Pine Siskin
Drs. Foster & Smith Educational Staff

The Social and Irruptive Pine Siskin
The Pine Siskin is known to be an irruptive species, arriving suddenly, and is most often seen in very large numbers. This species is considered to be highly sociable and can be The Social and Irruptive Pine Siskin
observed "visiting" each other during nesting season. The Pine Siskin is often seen in the same areas as the American Goldfinch. The Pine Siskin resembles the Goldfinch and sparrow, especially during winter, due to their similar size and actions, however, the Pine Siskin's signature call distinguishes it from the others. These entertaining birds can even be found perching upside down while foraging for seeds from pine cones.

Interesting Facts:
Family: Fringillidae
Scientific Name: Carduelis pinus
Location: The Pine Siskin can be found in coniferous or coniferous-deciduous mixed woods, shrubs, thickets, weedy areas, and suburban yards.
Migration: The Pine Siskin does not have a regular migration pattern. One year, this species may be abundant in a particular area, and might be completely absent the next year. Fluctuation in a reliable food source is thought to be a factor in their irregular migration. The Pine Siskin breeds in the spring and summer, anywhere from southern Canada and Alaska to the southern United States. This species winters as far south as northern Mexico.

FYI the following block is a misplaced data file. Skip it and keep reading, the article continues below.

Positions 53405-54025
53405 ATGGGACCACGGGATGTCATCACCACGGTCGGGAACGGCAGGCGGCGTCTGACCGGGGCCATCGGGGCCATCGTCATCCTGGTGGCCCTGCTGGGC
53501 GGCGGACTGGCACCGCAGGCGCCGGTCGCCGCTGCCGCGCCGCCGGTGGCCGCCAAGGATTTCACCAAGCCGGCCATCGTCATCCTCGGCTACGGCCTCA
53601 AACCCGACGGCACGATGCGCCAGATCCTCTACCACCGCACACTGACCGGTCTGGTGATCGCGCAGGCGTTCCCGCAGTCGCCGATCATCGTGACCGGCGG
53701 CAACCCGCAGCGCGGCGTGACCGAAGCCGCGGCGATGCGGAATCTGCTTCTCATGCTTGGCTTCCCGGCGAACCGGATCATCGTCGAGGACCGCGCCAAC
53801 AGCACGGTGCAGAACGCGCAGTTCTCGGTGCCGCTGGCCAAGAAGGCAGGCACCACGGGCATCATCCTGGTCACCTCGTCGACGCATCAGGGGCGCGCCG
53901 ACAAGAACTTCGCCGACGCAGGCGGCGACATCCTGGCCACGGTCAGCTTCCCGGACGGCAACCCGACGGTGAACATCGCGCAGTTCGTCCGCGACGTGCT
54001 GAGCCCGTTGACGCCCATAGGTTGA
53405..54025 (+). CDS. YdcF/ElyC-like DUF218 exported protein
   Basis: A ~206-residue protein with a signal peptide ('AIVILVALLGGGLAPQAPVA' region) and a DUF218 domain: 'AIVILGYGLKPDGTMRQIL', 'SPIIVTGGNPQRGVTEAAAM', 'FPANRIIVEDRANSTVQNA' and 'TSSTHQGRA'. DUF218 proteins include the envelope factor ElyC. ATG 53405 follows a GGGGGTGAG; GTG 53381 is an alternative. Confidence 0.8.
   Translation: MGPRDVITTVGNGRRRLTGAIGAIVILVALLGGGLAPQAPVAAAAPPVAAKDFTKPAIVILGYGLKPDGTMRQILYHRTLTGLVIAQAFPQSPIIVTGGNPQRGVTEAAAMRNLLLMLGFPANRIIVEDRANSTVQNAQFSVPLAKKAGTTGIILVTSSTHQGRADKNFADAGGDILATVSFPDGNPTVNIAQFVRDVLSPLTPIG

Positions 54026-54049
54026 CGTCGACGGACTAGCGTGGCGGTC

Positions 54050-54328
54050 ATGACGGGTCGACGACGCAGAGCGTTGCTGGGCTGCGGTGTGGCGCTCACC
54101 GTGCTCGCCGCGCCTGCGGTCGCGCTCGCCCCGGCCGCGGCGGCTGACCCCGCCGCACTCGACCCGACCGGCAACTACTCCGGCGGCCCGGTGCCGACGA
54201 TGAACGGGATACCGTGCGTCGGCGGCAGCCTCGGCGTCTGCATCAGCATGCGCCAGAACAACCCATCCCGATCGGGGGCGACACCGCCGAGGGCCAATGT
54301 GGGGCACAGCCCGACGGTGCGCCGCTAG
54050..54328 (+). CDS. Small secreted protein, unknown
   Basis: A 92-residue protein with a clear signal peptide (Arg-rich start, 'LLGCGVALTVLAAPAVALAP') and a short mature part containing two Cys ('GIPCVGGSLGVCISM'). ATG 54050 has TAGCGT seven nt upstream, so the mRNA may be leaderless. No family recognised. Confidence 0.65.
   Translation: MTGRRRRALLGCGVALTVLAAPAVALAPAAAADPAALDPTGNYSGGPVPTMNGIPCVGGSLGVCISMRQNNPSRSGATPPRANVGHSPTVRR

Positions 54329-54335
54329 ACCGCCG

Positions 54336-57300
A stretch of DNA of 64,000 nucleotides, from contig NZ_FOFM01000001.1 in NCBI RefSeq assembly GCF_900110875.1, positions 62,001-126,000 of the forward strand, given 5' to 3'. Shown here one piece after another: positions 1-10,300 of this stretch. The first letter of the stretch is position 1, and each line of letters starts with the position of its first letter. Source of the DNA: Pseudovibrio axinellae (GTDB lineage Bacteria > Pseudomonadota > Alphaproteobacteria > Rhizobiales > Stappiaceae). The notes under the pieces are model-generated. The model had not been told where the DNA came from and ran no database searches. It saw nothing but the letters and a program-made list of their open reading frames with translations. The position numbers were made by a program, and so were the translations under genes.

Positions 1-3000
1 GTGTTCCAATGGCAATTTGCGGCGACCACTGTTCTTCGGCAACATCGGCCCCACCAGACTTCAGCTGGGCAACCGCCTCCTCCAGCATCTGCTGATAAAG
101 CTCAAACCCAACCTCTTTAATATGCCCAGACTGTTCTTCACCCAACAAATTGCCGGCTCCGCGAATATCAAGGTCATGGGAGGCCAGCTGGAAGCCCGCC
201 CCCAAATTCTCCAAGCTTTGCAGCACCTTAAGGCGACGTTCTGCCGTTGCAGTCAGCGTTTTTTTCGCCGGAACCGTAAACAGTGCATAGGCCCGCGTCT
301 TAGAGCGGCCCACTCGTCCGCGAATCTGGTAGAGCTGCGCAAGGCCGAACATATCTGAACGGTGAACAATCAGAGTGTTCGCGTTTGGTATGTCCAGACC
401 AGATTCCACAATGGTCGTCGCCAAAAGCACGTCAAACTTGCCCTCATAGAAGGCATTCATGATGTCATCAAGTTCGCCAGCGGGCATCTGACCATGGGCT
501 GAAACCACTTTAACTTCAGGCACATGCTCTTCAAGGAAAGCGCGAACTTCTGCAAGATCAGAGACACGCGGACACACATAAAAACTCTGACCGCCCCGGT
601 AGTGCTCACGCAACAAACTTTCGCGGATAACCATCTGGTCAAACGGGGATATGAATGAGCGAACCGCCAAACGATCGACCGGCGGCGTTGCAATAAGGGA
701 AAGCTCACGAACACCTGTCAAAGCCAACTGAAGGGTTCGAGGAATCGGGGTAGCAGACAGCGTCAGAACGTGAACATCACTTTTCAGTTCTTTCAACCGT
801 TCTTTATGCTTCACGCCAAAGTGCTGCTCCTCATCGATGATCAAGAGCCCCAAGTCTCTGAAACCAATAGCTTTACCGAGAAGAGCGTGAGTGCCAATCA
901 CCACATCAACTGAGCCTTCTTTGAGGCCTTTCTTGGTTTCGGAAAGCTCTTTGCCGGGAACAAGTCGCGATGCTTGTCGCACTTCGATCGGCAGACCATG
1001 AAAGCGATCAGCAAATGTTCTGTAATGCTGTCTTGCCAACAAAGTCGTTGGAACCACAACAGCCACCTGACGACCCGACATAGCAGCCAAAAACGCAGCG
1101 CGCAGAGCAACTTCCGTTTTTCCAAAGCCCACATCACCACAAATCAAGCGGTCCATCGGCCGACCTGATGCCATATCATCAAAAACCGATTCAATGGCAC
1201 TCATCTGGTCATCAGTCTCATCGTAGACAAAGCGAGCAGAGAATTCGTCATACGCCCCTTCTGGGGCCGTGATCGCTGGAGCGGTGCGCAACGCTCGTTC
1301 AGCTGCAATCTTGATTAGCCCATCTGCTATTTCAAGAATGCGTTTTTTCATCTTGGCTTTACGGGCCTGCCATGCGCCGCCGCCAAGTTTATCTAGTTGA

Nesting: The Pine Siskin makes a well-hidden, shallow nest of twigs, grasses, leaves, weeds, and strips of bark. They are most often lined with fur, hair, feathers, or grass. This species often builds their nests relatively close together.
Diet: In nature, the Pine Siskin forages for the seeds in conifer cones, weed seeds, insects, and flower buds.
Size and Color: A small finch, the Pine Siskin ranges from 4"-6". This species is a combination of lighter brown on bottom and dark brown on top and has heavy streaks. There is a slight hint of yellow coloring on the wings and tail base. The bill is very short and pointy. The male and female are similar in coloration, although the male may have slightly more yellow. A juvenile Pine Siskin is more buff in color than an adult.
Song: Calls are said to be raspy and coarse. You can recognize this species by its distinguishing, ascending "zrreeeeee" call.
Attracting: You can attract this species when you place a thistle feeder in your yard filled with Nyjer thistle seed. You may also attract the Pine Siskin to your yard with a tube feeder filled with black oil sunflower seed.